"The type of port, including the material of the port's venous catheter, and the underlying disease have an impact on the durability of implantable intravenous systems" Sosnowska-Sienkiewicz et al (2024).
Totally implantable ports in infants and children


Introduction: Totally Implantable Venous Access Devices (TIVADs) contribute significantly to the treatment progress and comfort of patients requiring long-term therapy. However, the procedure for implanting TIVADs, as well as its very presence, may be associated with complications.

Aim: This study evaluates the indications, safety, and complication rates of venous port implantations in pediatric patients. It also explores factors influencing the occurrence of early and late complications post-implantation.

Materials and methods: The study included 383 pediatric patients treated at the Department of Pediatric Surgery, Traumatology, and Urology in Poznan between 2013 and 2020 who underwent 474 implantations of intravenous ports. Venous access was achieved using the Seldinger technique. Statistical analysis was performed using Statistica 13 with TIBCO and PQStat with PQStat.

Results: Venous ports were used in 345 oncology patients requiring chemotherapy (90% of the total group) and in 38 children (10%) with non-oncology indications. There were 36 early complications (7.6%) and 18 late complications (3.8%), excluding infectious complications. The most common early, non-infectious complications included pneumothorax (15 patients; 3%) and port pocket hematoma (12 patients; 2.5%). The most common late, non-infectious complications observed were venous catheter obstruction (8 children; 1.7%) and port system leakage (5 children; 1%). Infectious complications occurred in 129 cases (27.2%). Children with a diagnosis of non-Hodgkin’s lymphoma, acute myeloid leukemia, and acute lymphoblastic leukemia had a significantly higher incidence of port infections. Venous ports equipped with a polyurethane catheter, compared to systems with a silicone catheter, functioned significantly shorter.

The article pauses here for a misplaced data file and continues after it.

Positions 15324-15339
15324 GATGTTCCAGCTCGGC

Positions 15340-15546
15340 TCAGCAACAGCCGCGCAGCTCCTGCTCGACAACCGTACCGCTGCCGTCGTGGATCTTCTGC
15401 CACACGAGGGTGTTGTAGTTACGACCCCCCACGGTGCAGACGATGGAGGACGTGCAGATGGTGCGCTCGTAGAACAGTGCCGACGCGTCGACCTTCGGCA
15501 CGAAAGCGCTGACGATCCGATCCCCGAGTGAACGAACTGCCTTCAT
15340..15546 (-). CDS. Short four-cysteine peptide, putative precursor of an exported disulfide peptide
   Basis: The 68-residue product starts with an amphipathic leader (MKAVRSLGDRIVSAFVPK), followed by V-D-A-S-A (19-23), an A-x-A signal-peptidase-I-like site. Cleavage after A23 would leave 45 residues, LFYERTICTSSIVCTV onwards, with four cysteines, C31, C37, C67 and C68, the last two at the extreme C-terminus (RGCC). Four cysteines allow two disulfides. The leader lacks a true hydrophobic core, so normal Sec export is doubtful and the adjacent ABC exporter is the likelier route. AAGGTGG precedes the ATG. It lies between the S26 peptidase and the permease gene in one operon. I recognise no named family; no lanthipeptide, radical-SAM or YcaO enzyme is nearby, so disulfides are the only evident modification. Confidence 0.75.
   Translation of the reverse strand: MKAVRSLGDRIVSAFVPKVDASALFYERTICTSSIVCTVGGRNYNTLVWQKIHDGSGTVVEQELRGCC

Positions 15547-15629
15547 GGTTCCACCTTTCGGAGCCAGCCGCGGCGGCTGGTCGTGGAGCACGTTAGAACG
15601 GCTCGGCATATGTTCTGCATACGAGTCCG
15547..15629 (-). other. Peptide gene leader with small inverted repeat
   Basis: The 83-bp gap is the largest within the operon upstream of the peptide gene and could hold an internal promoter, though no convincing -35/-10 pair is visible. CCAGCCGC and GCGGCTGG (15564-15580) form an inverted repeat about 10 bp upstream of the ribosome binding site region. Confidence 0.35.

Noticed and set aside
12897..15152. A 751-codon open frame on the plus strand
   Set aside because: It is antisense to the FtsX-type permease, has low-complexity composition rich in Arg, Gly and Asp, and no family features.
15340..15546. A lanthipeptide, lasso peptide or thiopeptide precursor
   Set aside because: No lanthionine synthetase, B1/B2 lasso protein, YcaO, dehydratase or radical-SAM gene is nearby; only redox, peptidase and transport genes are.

Conclusions: The Seldinger method of port implantation is quick, minimally invasive, and safe. The type of port, including the material of the port’s venous catheter, and the underlying disease have an impact on the durability of implantable intravenous systems. The experience of the surgeon is related to the frequency of complications associated with the procedure.


Sosnowska-Sienkiewicz P, Moryciński S, Januszkiewicz-Lewandowska D, Michalik K, Madziar K, Kukfisz A, Zielińska D, Mańkowski P. Totally implantable venous ports in infants and children: a single-center retrospective study of indications and safety. Front Oncol. 2024 Apr 16;14:1351630. doi: 10.3389/fonc.2024.1351630. PMID: 38690159; PMCID: PMC11058838.